Joan Barfoot’s novel Luck begins by saying “There is good luck, and there is bad luck, and then there’s the ambiguous sort of luck that’s a lot of this and some of the other.” You could also say in Luck there are good sections, and there are unnecessary sections, and, well, you get the idea.
Luck opens with Nora Lawrence waking up and and rolling over to find her husband dead. We are told that Philip’s death is an example of ambiguous luck; he was unlucky to die early at 46, but lucky to die peacefully in his sleep. Nora’s scream brings the other two people of the house running into the room–Beth, Nora’s model (Nora is an artist), and Sophie, the housekeeper. Luck follows the rest of that day and the two days after Philip’s death.
While the premise is intriguing enough, Luck loses sight of its major themes about halfway and ultimately ends up outsmarting itself.
The title might lead some foolish people to believe the book deals largely with the idea of luck, but it’s much more about secrets. The major theme seems to be: “Half the point of secrets is to avoid trouble. The other half is… something else.” While this notion certainly verges on cleverness, Barfoot goes on to reveal the major secrets of all three characters. We learn why Nora has notoriety within the community, what terrible things Sophie saw while volunteering in a third-world country and the horrifying thing that beauty pageants drove Beth to do in her teens. While not uninteresting or badly executed, revealing every last detail about the characters goes against what Barfoot set up as, well, the point.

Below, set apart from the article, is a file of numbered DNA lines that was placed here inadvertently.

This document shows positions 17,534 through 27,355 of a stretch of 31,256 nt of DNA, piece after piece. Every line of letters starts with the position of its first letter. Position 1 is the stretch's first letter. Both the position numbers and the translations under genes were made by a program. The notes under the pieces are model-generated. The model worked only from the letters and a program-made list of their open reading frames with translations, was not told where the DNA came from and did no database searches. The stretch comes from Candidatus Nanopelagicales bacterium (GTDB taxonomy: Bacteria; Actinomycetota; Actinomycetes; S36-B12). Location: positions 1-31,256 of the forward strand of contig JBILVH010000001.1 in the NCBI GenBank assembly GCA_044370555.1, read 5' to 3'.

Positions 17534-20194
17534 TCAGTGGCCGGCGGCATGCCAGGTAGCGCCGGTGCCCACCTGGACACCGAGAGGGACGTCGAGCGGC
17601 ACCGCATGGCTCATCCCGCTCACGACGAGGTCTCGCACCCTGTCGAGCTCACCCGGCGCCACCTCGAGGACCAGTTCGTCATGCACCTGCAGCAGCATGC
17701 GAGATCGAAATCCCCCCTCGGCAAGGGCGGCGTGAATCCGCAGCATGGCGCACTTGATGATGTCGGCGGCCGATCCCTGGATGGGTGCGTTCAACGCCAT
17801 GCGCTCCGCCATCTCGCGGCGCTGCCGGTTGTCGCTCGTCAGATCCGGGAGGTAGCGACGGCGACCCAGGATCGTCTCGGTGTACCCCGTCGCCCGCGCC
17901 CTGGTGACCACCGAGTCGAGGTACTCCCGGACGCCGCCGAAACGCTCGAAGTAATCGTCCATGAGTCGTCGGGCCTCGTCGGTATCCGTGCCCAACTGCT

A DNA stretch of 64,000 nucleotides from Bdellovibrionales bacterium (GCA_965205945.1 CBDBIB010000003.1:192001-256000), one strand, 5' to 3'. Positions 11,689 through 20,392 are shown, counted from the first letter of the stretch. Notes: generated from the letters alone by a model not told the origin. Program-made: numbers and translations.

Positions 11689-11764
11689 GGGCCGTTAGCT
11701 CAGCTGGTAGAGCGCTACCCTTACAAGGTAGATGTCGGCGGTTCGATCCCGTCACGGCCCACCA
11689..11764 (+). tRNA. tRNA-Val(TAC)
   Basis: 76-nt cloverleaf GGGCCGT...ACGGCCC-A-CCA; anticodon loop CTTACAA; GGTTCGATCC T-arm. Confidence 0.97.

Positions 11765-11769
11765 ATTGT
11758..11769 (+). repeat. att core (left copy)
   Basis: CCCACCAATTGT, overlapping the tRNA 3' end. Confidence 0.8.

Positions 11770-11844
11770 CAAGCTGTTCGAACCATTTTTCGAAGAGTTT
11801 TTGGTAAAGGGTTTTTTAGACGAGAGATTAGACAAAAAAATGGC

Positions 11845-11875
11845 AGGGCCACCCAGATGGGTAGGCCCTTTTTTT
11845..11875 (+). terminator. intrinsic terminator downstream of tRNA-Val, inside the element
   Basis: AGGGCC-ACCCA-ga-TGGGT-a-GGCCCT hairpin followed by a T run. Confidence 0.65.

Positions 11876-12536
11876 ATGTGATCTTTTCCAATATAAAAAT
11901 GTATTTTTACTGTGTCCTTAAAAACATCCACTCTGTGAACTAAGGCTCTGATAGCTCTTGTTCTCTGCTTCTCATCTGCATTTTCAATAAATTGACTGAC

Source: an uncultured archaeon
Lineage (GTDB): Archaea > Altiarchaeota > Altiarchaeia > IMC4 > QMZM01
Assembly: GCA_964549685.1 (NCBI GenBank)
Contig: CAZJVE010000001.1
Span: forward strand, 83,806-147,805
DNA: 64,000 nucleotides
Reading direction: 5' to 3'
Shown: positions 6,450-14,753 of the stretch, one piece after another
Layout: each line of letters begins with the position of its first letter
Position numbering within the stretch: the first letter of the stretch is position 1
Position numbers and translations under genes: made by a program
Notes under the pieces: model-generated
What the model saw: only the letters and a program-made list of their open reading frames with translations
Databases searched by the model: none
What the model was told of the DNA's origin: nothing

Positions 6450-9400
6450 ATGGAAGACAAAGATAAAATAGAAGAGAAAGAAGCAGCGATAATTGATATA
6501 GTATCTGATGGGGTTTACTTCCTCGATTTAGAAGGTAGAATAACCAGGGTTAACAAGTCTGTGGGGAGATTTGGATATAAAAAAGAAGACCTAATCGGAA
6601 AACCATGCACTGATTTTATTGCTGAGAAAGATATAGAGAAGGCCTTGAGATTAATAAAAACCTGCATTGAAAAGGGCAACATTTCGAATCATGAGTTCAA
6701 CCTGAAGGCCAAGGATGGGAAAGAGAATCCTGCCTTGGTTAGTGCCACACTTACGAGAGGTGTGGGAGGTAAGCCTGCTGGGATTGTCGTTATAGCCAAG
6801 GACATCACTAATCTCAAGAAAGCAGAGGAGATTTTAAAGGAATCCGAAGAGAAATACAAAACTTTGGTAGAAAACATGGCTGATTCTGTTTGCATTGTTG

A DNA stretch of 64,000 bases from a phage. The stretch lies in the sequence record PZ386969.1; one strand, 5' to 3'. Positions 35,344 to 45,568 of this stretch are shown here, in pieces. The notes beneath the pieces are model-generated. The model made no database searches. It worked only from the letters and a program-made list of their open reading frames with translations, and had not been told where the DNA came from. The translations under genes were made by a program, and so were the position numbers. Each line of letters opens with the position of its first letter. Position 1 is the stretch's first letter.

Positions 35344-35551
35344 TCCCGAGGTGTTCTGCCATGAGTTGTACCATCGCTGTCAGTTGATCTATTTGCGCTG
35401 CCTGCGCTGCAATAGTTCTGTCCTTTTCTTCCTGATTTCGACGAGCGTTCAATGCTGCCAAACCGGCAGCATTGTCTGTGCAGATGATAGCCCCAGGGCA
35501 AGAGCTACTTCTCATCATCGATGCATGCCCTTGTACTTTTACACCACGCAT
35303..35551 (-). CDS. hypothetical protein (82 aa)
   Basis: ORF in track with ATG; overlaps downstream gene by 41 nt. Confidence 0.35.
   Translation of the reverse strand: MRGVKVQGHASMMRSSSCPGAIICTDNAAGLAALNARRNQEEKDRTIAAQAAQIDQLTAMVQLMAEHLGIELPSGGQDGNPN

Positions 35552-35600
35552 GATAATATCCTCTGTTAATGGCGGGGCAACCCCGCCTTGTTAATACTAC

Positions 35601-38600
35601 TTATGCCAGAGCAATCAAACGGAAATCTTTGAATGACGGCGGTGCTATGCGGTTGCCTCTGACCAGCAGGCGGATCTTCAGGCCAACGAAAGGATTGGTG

More information about the characters is revealed to the reader than each other, but the major theme still ends up feeling compromised. The sense of innuendo was the interesting element to the characterization, and not witholding anything from the reader leaves it empty. As interesting as the secrets are, none of them are as compelling as scenes that take place in the present tense, like Beth trying to seduce Nora the day her husband dies, or Sophie’s visit with Philip’s corpse in the funeral home’s preparation room.
As its tagline suggests, Luck is dark and, at times, witty, but it ultimately falls short. Most of the characters are unsympathetic and readers aren’t left wondering if they will have good luck or bad luck, as they apparently should be. Some would suggest that Luck is a four-leafed clover, but upon reading, it just turns out to be a murderous little Irishman guarding a stack of pennies. Better luck next time.